Making Sense of Shopping

From today non-essential retail stores are allowed to open. For the first time in 12 weeks, shoppers will be able to see the products they covet in glorious 3D.

From today non-essential retail stores are allowed to open. For the first time in 12 weeks, shoppers will be able to see the products they covet in glorious 3D.

Of course things will be different. There’ll be queues, Perspex barriers, hand sanitiser stations and multiple strips of hazard tape. But perhaps the biggest change of all will be the ban on touching.

One of the key distinctions for bricks & mortar shopping versus online is the ability to touch the products – whether that’s trying on an outfit, playing with a piece of tech or just feeling the quality of material between our fingers. If retailers want shoppers to visit their stores, they need to think of new ways to entice them in.

As touch is only one of our five physical senses, it stands to reason that if retailers can provide a positive experience for our other four, they will be 80% of the way there – and after 12 long weeks of lockdown living, I suspect that will be more than enough.

This is the time for retailers to invest in their visual merchandising – from how their mannequins are dressed to their end of aisle displays, wall art and ceiling installations. Screens showcasing product adverts can add energy and inspiration, and lighting can improve visual appeal. Staff in clothes stores should be encouraged to wear the retailer’s most popular lines – letting customers see what the clothes look like off their hangars.

Hearing has been an under-appreciated sense within many stores for years (guys, muzak isn’t the answer). Carefully selected music is brilliant for lifting people’s moods, which is particularly relevant at the moment, and different genres can calm, energise, inspire and/or connect people very effectively. Staff have an important role to play in hearing too. Their informed and personalised responses to unique customer questions, delivered immediately, will always be more valuable than their online equivalent.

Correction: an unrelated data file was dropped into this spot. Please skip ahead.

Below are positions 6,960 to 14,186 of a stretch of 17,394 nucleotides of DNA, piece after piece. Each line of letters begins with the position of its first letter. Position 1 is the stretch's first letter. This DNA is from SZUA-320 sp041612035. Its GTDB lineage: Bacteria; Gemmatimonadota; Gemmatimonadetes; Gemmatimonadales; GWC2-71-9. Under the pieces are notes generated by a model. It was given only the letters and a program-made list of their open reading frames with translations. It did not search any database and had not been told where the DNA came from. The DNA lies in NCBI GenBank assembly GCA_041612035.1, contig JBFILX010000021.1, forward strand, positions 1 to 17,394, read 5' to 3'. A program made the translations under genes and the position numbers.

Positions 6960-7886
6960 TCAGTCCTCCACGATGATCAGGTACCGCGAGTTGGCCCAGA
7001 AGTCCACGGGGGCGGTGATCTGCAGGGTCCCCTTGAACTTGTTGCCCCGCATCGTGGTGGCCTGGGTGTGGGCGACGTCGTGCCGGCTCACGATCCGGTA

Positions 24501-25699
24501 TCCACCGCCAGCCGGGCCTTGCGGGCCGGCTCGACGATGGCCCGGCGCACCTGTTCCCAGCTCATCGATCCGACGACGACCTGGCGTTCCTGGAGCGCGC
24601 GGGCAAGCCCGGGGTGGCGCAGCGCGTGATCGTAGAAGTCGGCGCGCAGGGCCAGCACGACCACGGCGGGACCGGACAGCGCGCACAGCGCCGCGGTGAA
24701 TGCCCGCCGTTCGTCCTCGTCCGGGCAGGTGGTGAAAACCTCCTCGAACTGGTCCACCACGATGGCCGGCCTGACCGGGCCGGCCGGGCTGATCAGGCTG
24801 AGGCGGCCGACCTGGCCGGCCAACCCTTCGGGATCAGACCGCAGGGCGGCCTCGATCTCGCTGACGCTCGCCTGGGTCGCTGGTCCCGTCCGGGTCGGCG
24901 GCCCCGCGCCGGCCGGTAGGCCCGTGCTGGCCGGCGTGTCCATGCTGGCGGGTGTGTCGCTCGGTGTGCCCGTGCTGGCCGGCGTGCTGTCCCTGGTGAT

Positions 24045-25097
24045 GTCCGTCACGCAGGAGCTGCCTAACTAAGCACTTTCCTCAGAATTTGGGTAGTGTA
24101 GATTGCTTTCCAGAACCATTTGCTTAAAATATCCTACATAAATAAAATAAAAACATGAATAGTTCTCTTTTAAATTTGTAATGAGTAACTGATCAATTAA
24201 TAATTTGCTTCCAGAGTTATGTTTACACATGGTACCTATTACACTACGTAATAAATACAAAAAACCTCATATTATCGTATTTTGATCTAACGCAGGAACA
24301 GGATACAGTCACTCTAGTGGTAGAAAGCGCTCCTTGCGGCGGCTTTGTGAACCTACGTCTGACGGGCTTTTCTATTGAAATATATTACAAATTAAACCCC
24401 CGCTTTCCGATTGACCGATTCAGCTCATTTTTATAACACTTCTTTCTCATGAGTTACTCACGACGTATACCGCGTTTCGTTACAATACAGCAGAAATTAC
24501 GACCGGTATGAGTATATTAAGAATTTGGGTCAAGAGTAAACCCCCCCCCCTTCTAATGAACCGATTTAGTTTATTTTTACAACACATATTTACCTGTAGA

It’s easy to think that smell is limited to bakeries and florists, but Lush has practically built a brand on the heady aromas that waft around its stores. It’s important to consider how smell can improve the shopper experience irrespective of the product range – for example, coffee and vanilla are regularly voted within the top 10 of favourite smells, and they’re both easy to create in-store.

While sampling may not be possible in its traditional format, offering something delicious for free can be very welcoming for shoppers. So perhaps the question should be: How do we provide this promotion safely? rather than dismissing the idea out of hand. The grocery sector – from budget supermarkets to artisan stores – have seen increased sales during the pandemic, and shoppers are likely to appreciate little acts of generosity such as free tastings and giveaways now.

While a proportion of consumers will be nervous about shopping again in the current climate, others will be raring to go. By focusing on a multi-sensory shopper experience, stores can deliver the retail therapy that so many of us crave.

It’s been a tough few months for the retail industry and we wish everyone the best of luck for this next stage. Our field staff are currently completing the Mash Covid Ready training module so that we are able to support all our clients at this pivotal time.

Photo by Alex Holyoake on Unsplash

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